REALITY CHECK: Earth Day 2012 and the Philips L Prize LEDs

It’s Earth Day 2012 and I decided a little reality check was in order for politicians, business, and tree huggers. A reality check to coincide with other recent glorious news about the Philips L Prize LED bulbs.

LED lighting is an environmentally sound solution offering HUGE savings on energy bills, but it’s expensive to get in the game and some are struggling, trying to figure out how to convince YOU to jump onboard with the awesome.

The L Prize bulbs were priced at $60 a pop, but starting today there are rebates from the manufacturer and some utilities which can drop the price down to $25. Each bulb will allegedly last 30,000hrs and can save you $165 compared to a 60w incandescent, over its lifetime.

Huge theoretical savings, still too much damn money to get in the game, yet the green crew doesn’t get why more people aren’t drinking the Kool-Aid, so I’ll break it down …

When you say 3-year limited warranty I hear time, hassle, and more money. If (when?) those 2 bulbs in my bathroom die during the warranty period, what then? Do I have to call support, get put on hold, and complete a warranty request? Do I have find a suitable box to ship the dead bulbs back, go to the post office, spend $5-$10 of my money to mail the bulbs back, then wait and wait for my replacements?


When you say 3-year limited warranty I am reminded of how things have a bad habit of breaking just after the warranty expires. Wait. Let me guess. I can buy an extended warranty for a few extra years?

All those fancy and impressive numbers about how I can save big money over the life of a product are awesome, but I live in the real world and know that to realize those savings the product must last somewhere near to its alleged life.

The two bulbs in the light fixture inside my front door get about 10 mins of use per day. If I replace those two $0.65 bulbs with the $25 LEDs rated for 30,000hrs of life, at that 10mins of use per day, the “over its lifetime” savings could take 483 years to be realized.

Over the course of 1 year, at $0.10/kWh these two 60W bulbs running for 10 minutes per day will use 7300kWh, costing $0.73 in hydro. Two 10W L Prize bulbs would use 1216kWh, costing $0.12. Spend $50 for two 10W L Prize bulbs to save $0.61 cents per year? That’s one long road to the $165 per bulb savings and purely on the hydro basis, it would take 82 years of saving $0.61 per year just to cover the initial $50 bulb cost.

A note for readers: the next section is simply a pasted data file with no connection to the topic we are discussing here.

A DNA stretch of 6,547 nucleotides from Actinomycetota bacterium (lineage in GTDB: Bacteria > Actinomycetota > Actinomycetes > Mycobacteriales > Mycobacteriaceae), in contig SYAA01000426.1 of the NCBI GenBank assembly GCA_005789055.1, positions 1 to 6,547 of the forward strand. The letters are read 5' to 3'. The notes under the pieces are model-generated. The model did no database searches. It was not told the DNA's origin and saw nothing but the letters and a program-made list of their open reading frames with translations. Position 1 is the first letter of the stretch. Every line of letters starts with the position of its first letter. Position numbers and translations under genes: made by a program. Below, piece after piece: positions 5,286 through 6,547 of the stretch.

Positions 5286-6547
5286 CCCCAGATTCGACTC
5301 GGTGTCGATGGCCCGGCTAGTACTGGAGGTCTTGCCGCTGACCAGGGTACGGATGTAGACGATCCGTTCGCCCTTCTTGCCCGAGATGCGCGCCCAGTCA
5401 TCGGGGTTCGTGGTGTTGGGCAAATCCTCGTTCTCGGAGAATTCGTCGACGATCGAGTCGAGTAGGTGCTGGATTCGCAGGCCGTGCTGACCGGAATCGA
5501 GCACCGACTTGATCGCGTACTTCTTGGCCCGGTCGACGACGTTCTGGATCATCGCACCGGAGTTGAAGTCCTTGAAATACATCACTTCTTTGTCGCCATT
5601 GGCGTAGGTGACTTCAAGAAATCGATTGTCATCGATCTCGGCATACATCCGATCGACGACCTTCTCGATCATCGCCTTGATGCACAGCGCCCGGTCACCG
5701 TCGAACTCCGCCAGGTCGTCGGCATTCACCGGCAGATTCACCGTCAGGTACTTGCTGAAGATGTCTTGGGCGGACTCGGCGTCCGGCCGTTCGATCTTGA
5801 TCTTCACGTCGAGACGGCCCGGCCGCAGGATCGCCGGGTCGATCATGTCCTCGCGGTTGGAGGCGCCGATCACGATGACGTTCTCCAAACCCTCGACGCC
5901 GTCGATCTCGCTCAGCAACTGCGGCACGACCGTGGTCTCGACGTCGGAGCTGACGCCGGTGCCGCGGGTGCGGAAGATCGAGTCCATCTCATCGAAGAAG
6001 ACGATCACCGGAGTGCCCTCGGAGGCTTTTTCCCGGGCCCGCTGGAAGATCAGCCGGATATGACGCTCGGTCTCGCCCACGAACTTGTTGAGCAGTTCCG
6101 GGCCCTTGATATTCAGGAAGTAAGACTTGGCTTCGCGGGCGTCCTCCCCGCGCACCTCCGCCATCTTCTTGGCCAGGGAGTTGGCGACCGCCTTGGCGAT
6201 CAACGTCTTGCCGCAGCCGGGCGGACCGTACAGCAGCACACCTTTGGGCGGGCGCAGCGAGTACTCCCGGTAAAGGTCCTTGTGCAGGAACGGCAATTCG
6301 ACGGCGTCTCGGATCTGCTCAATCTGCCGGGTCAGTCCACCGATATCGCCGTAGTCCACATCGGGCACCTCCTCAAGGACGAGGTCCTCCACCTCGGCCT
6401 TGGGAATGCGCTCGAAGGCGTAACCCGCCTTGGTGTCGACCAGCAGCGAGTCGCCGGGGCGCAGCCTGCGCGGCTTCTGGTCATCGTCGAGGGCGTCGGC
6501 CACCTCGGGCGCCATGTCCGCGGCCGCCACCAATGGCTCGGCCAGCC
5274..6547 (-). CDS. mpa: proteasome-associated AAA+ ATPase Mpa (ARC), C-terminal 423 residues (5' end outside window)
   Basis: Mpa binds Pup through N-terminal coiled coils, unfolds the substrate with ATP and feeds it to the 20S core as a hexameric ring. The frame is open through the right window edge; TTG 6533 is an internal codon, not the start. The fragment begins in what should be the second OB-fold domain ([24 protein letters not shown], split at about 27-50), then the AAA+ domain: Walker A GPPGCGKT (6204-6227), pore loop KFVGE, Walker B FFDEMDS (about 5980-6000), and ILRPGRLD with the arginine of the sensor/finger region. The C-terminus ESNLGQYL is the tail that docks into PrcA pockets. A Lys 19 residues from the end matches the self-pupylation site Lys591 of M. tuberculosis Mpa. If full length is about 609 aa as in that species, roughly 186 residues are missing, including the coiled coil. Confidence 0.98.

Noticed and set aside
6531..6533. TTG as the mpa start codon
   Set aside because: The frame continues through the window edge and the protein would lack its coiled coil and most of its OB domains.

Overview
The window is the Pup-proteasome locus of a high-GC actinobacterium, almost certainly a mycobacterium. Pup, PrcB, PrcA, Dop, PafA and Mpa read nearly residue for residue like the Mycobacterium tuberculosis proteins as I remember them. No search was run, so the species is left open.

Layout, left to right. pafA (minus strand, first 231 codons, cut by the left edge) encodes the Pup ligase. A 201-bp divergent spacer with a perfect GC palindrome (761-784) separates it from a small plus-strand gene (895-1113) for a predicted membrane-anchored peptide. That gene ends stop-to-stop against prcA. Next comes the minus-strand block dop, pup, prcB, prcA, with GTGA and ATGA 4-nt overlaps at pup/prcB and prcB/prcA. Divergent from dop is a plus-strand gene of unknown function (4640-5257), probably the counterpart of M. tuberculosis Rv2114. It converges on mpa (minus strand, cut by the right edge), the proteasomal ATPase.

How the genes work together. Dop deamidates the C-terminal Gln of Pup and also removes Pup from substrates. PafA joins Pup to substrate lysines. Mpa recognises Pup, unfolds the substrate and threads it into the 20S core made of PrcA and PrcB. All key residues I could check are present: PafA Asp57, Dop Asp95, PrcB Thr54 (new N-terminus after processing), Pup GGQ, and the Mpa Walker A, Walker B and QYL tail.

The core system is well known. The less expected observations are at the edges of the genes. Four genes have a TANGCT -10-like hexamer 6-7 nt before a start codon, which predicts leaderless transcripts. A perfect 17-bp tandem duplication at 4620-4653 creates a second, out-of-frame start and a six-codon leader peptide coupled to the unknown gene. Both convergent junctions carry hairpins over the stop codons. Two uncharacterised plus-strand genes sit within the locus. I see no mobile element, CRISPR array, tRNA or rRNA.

I don’t have that kind of patience or time. I’ll be dead.

I just did a quick count and throughout my house there are 50 bulbs. I can go to my local Home Depot and buy 50 incandescents for $30 + tax – OR – I can replace those 50 incandescents with 50 L Prize LEDs at the discounted cost of $25 each – assuming my utility offers the rebates – for $1,250+ tax.

Uh hu.

If I go by the alleged savings of $165 per bulb – over its lifetime – that “investment” of $1,250+ tax would theoretically save me $8,250.

Do I believe LED bulbs in my front hallway will last 483 years? Even at 4hrs of use per day, do I believe that the $25 LED will last 20.5 years or even close to that?

No. No I do not.

This isn’t about bashing Earth Day 2012, the green police and tree huggers. Reducing energy usage and pollution is a good thing and I am all for it.

This isn’t a jab at Philips and their L Prize LEDs. They’re very cool and I would most certainly be delighted to replace every bulb in my house with one, but not at $1,250+ tax and I do not trust or believe for a single second that the bulbs will actually last close to their rated life so I can realize that glorious savings from my “investment.”

Look, when you hype how much I can save with a bulb over its 30,000hrs of life, I am reminded of the 10+ hard drives that have died on me over the last 2 years which were purchased in the last 4. With an average rated MTBF of 1 million hours, at 8hrs of use per day you might think they’d theoretically last 342 years.

Well … they came up a little short.